Granted these are different techniques, there seems to be a line where Pale Ales start to become more bitter and hoppy and IPA-esque. The thing is that Pale Ales don't usually list thier IBU on the bottle.

Hence the question; does anyone know about where Pale Ales end and IPAs begin, with regard to bitterness at least?

1 Answer 1


Referring to the BJCP Style Guidelines, the following is true:

English Pale Ales (ESBs): 25-50 IBUs

American Pale Ales: 20-40 IBUs

IPAs: 40-60 IBUs for English, 40-70 IBUs for American, 60-120 IBUs for Imperial IPAs

Based on this, the answer to your question should be in the 40+ IBU range to differentiate bitterness between pale ales and IPAs.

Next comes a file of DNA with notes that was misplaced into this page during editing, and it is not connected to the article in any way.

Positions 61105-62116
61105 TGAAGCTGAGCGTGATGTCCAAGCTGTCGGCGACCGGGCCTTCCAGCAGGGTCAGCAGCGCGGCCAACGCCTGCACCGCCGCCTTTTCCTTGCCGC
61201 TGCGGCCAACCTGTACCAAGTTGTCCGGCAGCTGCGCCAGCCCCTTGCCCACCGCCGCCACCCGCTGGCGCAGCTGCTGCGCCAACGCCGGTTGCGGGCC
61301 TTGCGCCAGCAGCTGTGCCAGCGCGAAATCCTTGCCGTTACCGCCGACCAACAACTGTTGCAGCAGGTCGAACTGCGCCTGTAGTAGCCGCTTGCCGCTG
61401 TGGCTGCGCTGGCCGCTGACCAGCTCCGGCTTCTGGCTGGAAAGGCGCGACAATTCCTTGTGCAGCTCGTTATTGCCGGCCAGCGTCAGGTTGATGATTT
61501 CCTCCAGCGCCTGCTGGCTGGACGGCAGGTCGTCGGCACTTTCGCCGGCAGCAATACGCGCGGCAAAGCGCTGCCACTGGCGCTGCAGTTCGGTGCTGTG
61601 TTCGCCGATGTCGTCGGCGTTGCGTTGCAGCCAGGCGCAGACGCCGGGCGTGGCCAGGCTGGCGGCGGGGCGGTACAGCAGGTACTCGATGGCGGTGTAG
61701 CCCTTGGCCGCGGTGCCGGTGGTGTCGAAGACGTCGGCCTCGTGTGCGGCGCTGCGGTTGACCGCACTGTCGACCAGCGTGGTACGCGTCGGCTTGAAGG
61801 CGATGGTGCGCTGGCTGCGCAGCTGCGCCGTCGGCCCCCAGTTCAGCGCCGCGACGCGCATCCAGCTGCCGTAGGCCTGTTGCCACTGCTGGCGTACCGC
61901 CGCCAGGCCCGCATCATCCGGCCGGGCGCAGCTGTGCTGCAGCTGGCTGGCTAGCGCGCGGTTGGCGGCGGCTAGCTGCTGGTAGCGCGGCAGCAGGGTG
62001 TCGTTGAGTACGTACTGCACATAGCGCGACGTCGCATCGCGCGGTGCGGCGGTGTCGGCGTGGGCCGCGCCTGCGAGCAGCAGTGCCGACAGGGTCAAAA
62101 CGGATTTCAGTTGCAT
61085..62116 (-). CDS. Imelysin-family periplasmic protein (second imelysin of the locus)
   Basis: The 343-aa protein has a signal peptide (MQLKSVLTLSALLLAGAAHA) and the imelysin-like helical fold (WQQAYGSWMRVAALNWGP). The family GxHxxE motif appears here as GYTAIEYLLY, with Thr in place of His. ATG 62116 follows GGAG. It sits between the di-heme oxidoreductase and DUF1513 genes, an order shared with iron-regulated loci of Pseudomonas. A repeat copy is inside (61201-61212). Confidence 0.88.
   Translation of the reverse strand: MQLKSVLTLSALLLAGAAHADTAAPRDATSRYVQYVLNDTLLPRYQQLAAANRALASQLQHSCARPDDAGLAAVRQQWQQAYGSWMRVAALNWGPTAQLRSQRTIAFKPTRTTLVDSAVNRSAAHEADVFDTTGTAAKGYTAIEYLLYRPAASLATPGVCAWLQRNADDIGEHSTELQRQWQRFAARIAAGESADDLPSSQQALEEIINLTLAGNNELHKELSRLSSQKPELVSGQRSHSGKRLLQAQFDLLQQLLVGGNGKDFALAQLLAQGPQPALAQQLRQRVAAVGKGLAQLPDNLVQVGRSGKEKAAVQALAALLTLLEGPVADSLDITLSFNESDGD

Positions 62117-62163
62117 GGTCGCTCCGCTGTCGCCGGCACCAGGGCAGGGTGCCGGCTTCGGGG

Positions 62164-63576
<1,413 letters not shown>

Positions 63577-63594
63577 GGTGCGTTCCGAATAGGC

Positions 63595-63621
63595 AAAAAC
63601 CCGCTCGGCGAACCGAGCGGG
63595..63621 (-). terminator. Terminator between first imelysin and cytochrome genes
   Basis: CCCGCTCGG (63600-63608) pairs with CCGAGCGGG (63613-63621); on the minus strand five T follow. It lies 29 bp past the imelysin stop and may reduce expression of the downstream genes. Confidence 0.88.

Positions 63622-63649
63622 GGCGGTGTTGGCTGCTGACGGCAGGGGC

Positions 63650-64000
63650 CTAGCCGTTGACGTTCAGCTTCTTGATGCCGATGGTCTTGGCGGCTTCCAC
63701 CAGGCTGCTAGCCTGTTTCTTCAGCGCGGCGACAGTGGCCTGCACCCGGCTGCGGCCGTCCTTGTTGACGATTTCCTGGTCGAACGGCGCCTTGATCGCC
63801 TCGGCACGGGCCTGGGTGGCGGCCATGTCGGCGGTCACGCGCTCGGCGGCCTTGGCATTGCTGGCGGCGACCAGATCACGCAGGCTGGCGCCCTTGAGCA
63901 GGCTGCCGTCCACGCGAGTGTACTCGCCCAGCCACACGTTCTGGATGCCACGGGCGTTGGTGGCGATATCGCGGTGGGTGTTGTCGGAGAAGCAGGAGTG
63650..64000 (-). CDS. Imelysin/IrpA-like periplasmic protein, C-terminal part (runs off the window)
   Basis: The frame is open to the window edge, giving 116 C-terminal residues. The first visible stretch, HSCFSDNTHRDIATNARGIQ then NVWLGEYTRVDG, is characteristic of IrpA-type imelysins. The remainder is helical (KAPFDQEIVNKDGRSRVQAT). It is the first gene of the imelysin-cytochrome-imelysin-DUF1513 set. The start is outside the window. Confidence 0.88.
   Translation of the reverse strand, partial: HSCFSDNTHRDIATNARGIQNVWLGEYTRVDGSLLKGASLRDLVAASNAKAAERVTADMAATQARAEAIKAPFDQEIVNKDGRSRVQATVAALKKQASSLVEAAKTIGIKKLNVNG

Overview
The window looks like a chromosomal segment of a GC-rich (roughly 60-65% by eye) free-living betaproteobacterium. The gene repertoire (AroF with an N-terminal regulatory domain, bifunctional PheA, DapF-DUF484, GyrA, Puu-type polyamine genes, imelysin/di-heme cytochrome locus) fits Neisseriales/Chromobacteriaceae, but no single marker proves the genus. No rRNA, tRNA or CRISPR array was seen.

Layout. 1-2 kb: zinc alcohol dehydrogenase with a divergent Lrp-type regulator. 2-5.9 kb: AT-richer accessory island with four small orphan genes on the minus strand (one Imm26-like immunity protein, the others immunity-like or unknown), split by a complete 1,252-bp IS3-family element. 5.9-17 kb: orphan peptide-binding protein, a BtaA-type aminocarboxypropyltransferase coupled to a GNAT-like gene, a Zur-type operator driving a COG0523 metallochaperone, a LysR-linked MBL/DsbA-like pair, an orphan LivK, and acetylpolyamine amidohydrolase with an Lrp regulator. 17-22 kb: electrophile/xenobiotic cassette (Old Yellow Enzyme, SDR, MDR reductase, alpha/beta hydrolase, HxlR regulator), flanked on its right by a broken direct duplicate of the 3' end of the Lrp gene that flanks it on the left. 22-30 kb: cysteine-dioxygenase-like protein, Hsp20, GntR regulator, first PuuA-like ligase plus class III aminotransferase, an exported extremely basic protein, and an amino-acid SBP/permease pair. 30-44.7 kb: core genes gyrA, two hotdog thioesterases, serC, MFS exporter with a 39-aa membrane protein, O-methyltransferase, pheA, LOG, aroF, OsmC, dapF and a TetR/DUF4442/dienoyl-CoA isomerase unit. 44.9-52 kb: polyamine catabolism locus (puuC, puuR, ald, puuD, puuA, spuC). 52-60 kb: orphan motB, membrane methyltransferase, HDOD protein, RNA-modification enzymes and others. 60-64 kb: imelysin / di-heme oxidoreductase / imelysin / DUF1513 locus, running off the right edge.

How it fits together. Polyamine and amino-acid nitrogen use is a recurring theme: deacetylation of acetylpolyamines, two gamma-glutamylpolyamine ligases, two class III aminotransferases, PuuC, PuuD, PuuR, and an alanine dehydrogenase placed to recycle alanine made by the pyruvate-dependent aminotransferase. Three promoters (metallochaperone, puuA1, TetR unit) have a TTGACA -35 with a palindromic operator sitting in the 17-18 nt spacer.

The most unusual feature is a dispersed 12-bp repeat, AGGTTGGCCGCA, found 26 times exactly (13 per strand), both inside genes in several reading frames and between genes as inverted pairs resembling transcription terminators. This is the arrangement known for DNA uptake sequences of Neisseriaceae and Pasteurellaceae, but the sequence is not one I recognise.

Bear in mind these are guidelines and not gospel. Generally, the BJCP style guide is a great starting point.

  • These are fairly dated #s. Its true its what BJCP states now but it seems funny to think of an IPA with an IBU as low as 40. Are these #s changing with the newer BJCP guidelines? Anyone know?
    – brewchez
    Commented Feb 18, 2015 at 19:18
  • There seem to be some differences int he draft 2014 BJCP guideline document. E.g. American Pale Ale is now 30-50 IBU instead of 20-40 IBU. bjcp.org/docs/2014%20BJCP%20Style%20Guidelines%20(DRAFT).pdf Commented Feb 20, 2015 at 9:17
  • IPAs (English and American) are keeping their IBU range in the draft version. So, you can see IPAs inside the range of APA and English PAs.
    – Luciano
    Commented Feb 20, 2015 at 19:37

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